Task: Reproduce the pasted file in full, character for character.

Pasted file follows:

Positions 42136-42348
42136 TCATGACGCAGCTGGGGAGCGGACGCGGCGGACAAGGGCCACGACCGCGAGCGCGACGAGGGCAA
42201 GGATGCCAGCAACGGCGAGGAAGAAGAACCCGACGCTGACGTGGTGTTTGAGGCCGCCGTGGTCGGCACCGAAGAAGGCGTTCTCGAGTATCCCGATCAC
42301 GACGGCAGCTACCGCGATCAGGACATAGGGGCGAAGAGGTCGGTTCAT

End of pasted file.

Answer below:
Positions 42136-42348
42136 TCATGACGCAGCTGGGGAGCGGACGCGGCGGACAAGGGCCACGACCGCGAGCGCGACGAGGGCAA
42201 GGATGCCAGCAACGGCGAGGAAGAAGAACCCGACGCTGACGTGGTGTTTGAGGCCGCCGTGGTCGGCACCGAAGAAGGCGTTCTCGAGTATCCCGATCAC
42301 GACGGCAGCTACCGCGATCAGGACATAGGGGCGAAGAGGTCGGTTCAT